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Singin' In The Rain - Nottingham Review

Take the classic 1951 MGM movie, arguably one the greatest musical picture ever to hit the silver screen, and bring it to stage. That is the brief that faced director Jonathan Church back in 2011 and his hit revival of Singin' In The Rain continues to play to packed houses on its tour of the UK arriving in Nottingham.

The Singin' In The Rain company. Photo by Johan Persson

For those familiar with that classic movie, you are in safe hands. It's very much a faithful adaptation with wonderful nods throughout. That nostalgic feel of the period is expertly brought to the stage in a stormy evening of dance, music and the odd downpour!

For the unfamiliar (where have you been!) the story focuses on the behind-the-scenes of the latest Hollywood movie as the film studio faces stiff competition from the first talkie (a movie with talking), with 6 weeks till opening night and a disastrous preview screening they decide to push on and make their picture in to a musical. The big problem being their leading lady, Lina Lamont, has a voice that could close down the whole operation. Leading man, Don Lockwood has a chance meeting with stage actress Kathy Selden and thus begins romance and a way to solve the film's big dilemma by dubbing over her voice.

The whole evening is full of charm and simplicity in its storytelling and humour. There is something wonderfully charming about the classic entertainment feel of the whole production. Simon Higlett's set and costume design perfectly root the piece in the 1920s, though the stage is rather elevated so in the stalls it was difficult to see the feet which in a largely dance show is a bit disappointing. That said the choreography by Andrew Wright is dazzling and performed by a tremendous cast.

Stepping into the role made so famous by Gene Kelly is a terrific Sam Lips. He oozes a great charm and likeablity to his Don Lockwood. He is also the most graceful dancer and makes every movement look easy or natural. He's matched perfectly by the energetic joy of Ross McLaren as best pal Cosmo Brown.

Ross McLaren as Cosmo Brown, Charlotte Gooch and Kathy Seldon and Sam Lips as Don Lockwood. Photo by Johan Persson.

Arguably the two-star turns come from the leading ladies. Jenny Gayner is simply delicious throughout, maintaining the shrill voice of Lina Lamont with real skill, especially in the number 'What's Wrong With Me?' as she effortlessly sings out of tune. A fabulous Charlotte Gooch is outstanding as Kathy Selden, she has a real glowing stage presence and delights in every single moment. Gooch is a classy performer and in dance and song, she excels.

The show features some of the most iconic numbers including the spectacular title number which includes thousands of litres of water pouring down on the stage as Sam Lips sings and dances away in the rain. A 10-piece orchestra under musical director Grant Walsh sounds fabulous as they play this gorgeous score.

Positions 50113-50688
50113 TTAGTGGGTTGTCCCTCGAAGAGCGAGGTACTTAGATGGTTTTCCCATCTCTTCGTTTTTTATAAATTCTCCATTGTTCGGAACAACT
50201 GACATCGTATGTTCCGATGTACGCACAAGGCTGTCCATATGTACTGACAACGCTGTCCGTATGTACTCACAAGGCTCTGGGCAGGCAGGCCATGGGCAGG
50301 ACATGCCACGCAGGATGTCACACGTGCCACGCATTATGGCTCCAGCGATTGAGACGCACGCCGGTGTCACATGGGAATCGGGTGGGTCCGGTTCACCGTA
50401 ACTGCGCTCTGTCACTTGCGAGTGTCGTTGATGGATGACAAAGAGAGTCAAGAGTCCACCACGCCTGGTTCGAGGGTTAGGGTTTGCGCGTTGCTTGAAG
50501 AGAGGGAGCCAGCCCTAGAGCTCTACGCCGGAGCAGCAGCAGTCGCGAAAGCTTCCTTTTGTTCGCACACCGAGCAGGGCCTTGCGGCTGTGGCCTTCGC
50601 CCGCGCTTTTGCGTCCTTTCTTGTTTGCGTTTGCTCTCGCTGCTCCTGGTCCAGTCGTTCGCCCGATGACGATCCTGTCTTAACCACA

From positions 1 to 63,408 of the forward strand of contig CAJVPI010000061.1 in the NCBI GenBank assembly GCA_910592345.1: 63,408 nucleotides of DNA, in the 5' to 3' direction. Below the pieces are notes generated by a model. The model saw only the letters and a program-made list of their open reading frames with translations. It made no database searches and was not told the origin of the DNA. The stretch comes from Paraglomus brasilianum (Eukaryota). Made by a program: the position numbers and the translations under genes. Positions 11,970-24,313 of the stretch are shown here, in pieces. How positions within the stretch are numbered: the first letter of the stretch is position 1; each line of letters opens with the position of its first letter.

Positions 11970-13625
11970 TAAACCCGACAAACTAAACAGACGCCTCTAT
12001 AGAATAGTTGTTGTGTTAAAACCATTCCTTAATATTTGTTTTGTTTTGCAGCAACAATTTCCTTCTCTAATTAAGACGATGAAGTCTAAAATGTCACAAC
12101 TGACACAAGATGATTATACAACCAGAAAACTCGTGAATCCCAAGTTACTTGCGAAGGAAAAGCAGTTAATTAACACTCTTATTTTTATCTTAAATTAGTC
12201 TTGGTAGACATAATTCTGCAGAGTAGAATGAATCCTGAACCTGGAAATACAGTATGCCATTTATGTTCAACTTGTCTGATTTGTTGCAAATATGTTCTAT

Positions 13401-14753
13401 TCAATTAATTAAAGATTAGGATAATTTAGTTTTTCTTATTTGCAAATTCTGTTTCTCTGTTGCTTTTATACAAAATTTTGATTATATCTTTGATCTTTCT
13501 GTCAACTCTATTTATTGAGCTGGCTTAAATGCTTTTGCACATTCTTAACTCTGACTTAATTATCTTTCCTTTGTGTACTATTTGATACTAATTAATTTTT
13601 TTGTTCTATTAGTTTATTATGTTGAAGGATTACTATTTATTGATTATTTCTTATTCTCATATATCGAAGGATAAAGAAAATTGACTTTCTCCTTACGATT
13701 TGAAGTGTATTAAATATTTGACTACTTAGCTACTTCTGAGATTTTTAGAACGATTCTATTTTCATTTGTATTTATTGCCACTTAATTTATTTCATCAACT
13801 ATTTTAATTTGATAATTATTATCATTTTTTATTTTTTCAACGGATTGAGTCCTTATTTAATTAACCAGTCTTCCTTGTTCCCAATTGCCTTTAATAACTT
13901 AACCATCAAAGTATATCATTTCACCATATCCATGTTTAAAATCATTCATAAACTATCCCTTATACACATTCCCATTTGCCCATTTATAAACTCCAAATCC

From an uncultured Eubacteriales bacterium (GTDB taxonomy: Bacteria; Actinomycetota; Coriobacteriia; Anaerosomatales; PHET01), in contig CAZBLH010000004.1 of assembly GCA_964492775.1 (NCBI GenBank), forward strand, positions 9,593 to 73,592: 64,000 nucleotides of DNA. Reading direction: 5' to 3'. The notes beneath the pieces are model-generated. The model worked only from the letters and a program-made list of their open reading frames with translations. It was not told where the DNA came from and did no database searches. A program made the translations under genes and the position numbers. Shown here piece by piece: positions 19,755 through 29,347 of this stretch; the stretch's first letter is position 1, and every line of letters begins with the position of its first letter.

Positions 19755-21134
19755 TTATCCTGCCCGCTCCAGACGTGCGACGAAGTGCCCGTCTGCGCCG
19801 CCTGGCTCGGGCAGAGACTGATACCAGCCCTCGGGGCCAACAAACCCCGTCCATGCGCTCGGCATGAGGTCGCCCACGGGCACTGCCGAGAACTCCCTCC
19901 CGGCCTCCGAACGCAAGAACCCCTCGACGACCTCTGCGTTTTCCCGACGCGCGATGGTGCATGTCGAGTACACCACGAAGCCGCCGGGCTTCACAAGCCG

On the press night in Nottingham, there were certainly some issues with the dry ice as it was pumped out and a couple of times drafted into the stalls making the stage difficult to see which made the audience break into tittering and it certainly broke the feel of the scenes happening. Some of the scene transitions too were a tad clunky and distracting but massive credit must go to the stage team who have the job of draining the stage which takes pretty much the entire interval. 

The show delights in its music, dance and charm. The second act does suffer a little by the first half featuring most of the iconic songs bar a superb Ballet sequence that puts Harriet Samuel-Gray at its heart and she is a marvelous mover. The soaring finale as the entire company performs a reprise of the title song as the rain pours down once more and the show ends in an epic battle of splashing between the cast, many of whom relish soaking the front few rows (bring your waterproofs if you're sitting in the first 5 or so rows!).

On the press night, we were treated to the signed performance and I wanted to give a big shout-out to the sign language interpreter Anna Trethewey who was fabulous throughout she danced away as well as providing excellent signing. 

Singin' In The Rain is undoubtedly uplifting, you'll be singing the numbers long after the show finishes and you'll certainly want to dance in the rain next time there's a downpour. Fabulous.

Rating: 🌟🌟🌟🌟

Singin' In The Rain continues at Nottingham's Royal Concert Hall until Saturday 9th July 2022. Tickets remain available from The tour continues thereafter for full dates visit

The cast of Singin' In The Rain. Photo by Johan Persson.

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